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08/22/2006 2:50 AM ET
Mavs pitch first no-hitter
Green, Plummer combine on gem in 2-0 blanking of 66ers
In his three wins, Patrick Green has given up three runs on nine hits in 17 2/3 innings. (Burlington Bees)

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By the time the pop-up landed, Jarod Plummer was standing right next to third baseman Michael Gaffney. The High Desert Mavericks reliever wanted to make sure the final out was secure before the celebration could begin.

When Gaffney squeezed the ball in his glove, the Mavericks celebrated the first no-hitter in their 16-year history. Patrick Green went 6 2/3 innings and Plummer pitched the final 2 1/3 as High Desert blanked the Inland Empire 66ers, 2-0, on Monday.

"As soon as he caught it, I was two feet from him," said Plummer, who pitched a pair of no-hitters at South Garland High School in his native Texas. "If that thing was going to drop, I was going to be there to catch it."

Green (3-1) breezed through six innings. His sinker was working and his fastball was reaching 91 mph as he retired 17 of 18 batters, giving up only a two-out walk to Josh Womack in the second. Green nabbed Womack leaning off first and the 66ers left fielder was caught stealing after a brief rundown.

Tomas Duenas went 2-for-4 and scored both runs for High Desert. He gave the Mavericks (66-61) a 1-0 lead with a solo homer in the sixth off 66ers starter Cibney Bello. Duenas scored an insurance run in the ninth, ripping a one-out double and coming home on Gerardo Valentin's single.

Bello (5-10) limited High Desert to one run on four hits in eight innings. He struck out six and walked two.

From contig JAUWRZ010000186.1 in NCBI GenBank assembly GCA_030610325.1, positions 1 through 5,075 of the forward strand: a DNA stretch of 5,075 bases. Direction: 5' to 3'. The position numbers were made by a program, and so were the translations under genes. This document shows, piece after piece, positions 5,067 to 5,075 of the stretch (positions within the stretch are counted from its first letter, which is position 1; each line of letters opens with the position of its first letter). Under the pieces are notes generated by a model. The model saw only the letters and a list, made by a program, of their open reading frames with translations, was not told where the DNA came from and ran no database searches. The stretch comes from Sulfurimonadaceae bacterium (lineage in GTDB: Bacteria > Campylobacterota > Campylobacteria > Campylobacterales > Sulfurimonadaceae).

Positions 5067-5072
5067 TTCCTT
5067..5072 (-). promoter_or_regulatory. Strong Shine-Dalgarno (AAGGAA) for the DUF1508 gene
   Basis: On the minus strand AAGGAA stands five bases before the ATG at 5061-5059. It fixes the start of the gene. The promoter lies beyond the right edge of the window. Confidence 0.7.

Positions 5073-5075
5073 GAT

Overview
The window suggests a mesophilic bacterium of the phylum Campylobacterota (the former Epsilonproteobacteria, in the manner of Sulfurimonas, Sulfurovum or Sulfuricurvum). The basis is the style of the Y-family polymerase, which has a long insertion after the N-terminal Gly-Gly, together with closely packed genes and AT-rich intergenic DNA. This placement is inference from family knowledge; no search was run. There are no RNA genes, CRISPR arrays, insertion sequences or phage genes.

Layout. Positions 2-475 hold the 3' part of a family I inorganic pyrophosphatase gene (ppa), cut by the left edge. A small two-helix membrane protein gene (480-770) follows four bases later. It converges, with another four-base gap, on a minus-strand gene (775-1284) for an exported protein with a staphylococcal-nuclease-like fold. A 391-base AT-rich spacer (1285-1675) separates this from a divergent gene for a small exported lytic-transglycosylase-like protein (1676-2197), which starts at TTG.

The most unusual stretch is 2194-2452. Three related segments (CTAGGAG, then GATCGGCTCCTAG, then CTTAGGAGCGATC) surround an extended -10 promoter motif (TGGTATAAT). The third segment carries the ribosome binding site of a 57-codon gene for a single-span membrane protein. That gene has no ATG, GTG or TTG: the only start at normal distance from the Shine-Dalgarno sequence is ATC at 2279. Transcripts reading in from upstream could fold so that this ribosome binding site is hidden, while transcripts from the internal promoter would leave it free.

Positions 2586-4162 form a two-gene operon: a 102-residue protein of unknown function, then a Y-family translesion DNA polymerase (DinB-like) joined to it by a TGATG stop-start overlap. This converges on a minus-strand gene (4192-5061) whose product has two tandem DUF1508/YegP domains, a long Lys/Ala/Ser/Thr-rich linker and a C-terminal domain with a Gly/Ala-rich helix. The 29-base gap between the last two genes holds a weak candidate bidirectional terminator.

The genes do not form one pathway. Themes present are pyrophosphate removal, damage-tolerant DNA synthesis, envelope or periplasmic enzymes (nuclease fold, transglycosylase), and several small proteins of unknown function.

Green fanned five and walked four. He recorded 11 fly-ball outs and three on ground balls. The High Desert defense, which leads the California League in fielding percentage, bailed him out at least once. Right fielder Brian McFall raced to the warning track to make a running catch on what Plummer felt was a sure hit by Brent Johnson in the fifth.

"I thought that was going over his head, for sure, because he was playing in," said Green, who played shortstop in high school and was converted to a pitcher when he attended the University of Tennessee. "The guy hit it pretty good, but (McFall) ended up making the catch. He made a really good play on that."

Green tired in the seventh, issuing three walks as Inland Empire (66-60) loaded the bases with two outs. Plummer came in and retired Womack on a fly ball to left fielder James Tomlin. Plummer struck out two and had only one batter reach base as he picked up his seventh save.

"I stayed out of his way. I didn't want to put any more pressure on him. He knew what was going on," Green said. "It was pretty nerve-wracking to watch the end of the game, but he did a great job."

The final inning was not without its drama. Plummer struck out Jack Arroyo with one out, but Arroyo reached on a passed ball by Duenas and took second on a grounder to short before Plummer got Casey Craig to pop up a forkball.

"The intensity was amazing. I knew when I was sitting in the dugout what was going on," Plummer said. "I was facing the 1-2-3 hole. I thought the leadoff hitter might try to lay down a bunt. I hit my spots and things worked out. The adrenaline was going.

"That guy (Craig) has hit well against us. The catcher called fastball and I shook him off and threw a forkball. That seems to be my out pitch. We ended up getting a fly ball."

And a piece of history.

The no-hitter was the 16th in the Minor Leagues this season and the second in as many days. On Sunday, Osbek Castillo and Hector Ambriz of the Missoula Osprey blanked the Casper Rockies, 5-0.

Tim Leonard is a contributor to MLB.com. This story was not subject to the approval of the National Association of Professional Baseball Leagues or its clubs.